Due process requires notice that is "reasonably calculated, under all the circumstances, to apprise interested parties of the pendency of the action and afford them an opportunity to present their objections." See, e.g., Mullane v. Central Hanover Bank & Trust Co., 339 U.S. 306, 314 (1950). Andbanc's main claim regarding notice is that the receiver failed to direct the Fed Ex letters to Mr. Mora's attention. However, Mr. Mora's name was not on Andbanc's Lake Shore account information. To the extent that Mr. Mora did not receive the letters because his name was not on the address labels, Andbanc's failure to ensure that adequate procedures for processing mail were in place is, yet again, its own fault. Andbanc is not a mom and pop storefront: it is a sophisticated financial institution that styles itself as offering "high quality service to Andorra and to the entire world." See (last visited Mar. 5, 2010).

Finally, even if the identity of the recipient of the letters (C. Stamp) is not an Andbanc employee and wrongfully diverted the letters from Andbanc, Andbanc had actual knowledge -- in November of 2007 -- of an asset freeze imposed due to litigation in the United States about the Lake Shore funds and a possible criminal investigation. As discussed above, its failure to undertake even the most cursory of investigations regarding the fate of its $7.5M investment during the next two years means that even if it did not receive actual notice of the bar date, it had constructive notice since this information was readily available. See, e.g., In re Madison Management Group, Inc., No. 93 CV 04777, 2000 WL 288515, at *5 (N.D. Ill. Feb. 23, 2000) (Williams, J.).

In short, bar dates allow the court to administer a case and resolve disputes efficiently. See In re Stavriotis, 977 F.2d 1202, 1206 (7th Cir. 1992). Nevertheless, the court may overlook irregularities in extraordinary cases in the interests of fairness and justice. Parke-Chapley Const. Co. v. Cherrington, 865 F.2d 907, 911 (7th Cir. 1989). The court is certainly sympathetic to Andbanc's plight, as it is undisputed that Andbanc invested in the Lake Shore funds and denying relief will work a serious hardship on Andbanc since it will not be able to receive a percentage of $6,622,100 (the amount actually creditable to Andbanc using the methodology previously approved by the court).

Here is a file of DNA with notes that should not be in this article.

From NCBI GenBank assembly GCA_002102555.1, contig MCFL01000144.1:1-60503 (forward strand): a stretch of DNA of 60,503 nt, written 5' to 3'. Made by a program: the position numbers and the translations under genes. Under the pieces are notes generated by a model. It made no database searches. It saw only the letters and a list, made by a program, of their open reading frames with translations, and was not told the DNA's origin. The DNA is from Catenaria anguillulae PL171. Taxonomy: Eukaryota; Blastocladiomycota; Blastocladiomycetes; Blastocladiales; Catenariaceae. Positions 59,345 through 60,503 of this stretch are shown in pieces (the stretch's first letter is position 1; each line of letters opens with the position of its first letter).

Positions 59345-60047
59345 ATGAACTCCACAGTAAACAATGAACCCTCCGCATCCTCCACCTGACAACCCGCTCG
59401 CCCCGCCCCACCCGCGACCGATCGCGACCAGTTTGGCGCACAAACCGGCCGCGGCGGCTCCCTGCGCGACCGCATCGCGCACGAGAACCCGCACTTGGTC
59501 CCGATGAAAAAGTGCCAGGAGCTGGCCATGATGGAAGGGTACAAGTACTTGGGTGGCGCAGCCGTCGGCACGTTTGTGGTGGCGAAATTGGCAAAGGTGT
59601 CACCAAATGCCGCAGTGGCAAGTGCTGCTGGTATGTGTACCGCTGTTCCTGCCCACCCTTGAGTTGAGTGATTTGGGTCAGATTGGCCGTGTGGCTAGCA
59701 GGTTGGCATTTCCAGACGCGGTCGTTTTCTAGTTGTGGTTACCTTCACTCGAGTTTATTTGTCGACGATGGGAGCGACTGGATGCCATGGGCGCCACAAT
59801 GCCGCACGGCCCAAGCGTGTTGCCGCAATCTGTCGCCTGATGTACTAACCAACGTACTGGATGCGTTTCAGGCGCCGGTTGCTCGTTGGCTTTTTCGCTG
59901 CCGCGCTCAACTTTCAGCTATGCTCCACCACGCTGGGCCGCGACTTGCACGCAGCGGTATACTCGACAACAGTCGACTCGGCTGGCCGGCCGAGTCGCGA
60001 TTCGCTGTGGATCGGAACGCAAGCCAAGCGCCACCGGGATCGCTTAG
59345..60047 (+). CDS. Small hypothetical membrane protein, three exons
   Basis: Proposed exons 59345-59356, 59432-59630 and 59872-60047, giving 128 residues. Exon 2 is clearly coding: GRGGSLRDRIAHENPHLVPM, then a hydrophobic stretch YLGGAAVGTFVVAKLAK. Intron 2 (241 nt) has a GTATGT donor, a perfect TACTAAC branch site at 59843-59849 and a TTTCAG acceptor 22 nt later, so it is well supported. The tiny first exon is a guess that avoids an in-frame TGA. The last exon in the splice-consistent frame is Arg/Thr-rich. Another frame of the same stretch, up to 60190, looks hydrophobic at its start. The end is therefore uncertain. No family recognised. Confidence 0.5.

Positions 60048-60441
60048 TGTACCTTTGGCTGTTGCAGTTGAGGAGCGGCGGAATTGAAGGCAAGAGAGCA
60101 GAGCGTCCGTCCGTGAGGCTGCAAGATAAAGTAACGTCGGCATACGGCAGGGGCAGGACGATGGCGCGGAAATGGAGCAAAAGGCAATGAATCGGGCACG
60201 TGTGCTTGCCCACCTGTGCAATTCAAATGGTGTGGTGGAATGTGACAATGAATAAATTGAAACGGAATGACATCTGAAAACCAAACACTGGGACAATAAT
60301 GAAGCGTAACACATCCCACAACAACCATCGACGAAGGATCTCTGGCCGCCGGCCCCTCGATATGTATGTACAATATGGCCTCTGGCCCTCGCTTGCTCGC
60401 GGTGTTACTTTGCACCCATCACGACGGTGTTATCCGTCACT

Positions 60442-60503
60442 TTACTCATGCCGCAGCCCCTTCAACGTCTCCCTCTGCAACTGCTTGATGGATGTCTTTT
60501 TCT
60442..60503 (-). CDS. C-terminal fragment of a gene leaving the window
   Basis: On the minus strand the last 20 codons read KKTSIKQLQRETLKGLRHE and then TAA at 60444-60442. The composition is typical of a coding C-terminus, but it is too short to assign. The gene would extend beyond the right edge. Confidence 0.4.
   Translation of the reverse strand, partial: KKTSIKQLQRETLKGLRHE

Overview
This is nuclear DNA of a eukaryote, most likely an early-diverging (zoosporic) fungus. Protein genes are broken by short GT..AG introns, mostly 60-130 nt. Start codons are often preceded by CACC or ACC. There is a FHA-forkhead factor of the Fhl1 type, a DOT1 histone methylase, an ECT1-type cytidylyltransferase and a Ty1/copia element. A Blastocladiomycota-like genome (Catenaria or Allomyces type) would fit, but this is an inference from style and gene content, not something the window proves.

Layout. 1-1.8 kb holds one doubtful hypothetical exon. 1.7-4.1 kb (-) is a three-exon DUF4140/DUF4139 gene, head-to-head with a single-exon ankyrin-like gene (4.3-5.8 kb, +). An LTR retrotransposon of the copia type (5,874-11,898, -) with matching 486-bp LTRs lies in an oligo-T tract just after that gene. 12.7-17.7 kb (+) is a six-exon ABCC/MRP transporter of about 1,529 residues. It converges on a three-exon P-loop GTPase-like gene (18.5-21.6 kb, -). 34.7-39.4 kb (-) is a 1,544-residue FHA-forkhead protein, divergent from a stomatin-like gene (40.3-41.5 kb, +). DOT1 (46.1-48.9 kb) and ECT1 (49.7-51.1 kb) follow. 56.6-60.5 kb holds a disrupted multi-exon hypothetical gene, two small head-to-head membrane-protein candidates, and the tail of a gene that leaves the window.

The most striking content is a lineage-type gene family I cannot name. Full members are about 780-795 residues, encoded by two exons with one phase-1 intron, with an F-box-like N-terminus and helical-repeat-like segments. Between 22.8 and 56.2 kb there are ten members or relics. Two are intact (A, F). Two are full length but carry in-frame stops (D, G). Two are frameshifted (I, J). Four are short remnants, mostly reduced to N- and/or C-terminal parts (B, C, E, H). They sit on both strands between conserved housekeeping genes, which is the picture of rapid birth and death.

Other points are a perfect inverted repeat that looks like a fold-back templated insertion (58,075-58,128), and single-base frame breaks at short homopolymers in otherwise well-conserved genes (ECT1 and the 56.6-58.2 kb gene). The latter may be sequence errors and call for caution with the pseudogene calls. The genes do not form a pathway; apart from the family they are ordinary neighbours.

Yet, in the end, the court agrees with the receiver that the situation is due to Andbanc's own negligence, inattention and/or lack of concern regarding its $7.5M investment that it knew had been frozen in 2007 by a foreign government in connection with criminal allegations of misappropriation of funds and fraud. The notion that denying Andbanc's motion is tantamount to punishing it "based on conjecture that, with the benefit of hindsight, it should have engaged in further investigation prior to November of 2009" is, therefore, simply incorrect. Motion for Leave to File Late Claim at 12 (Dkt. 730). Andbanc's conduct is not in a gray area, since its explanations for its failure to act clearly fail to justify the requested relief, especially given the harm to the other investors, who are entitled to receive their money back at the earliest possible time consistent with an orderly distribution of the receivership estate. Accordingly, in an exercise of the court's discretion, Andbanc's motion for leave to file a late claim is denied.

III. Conclusion

For the reasons stated above, Andbanc's motion for leave to file a late claim [#730] is denied.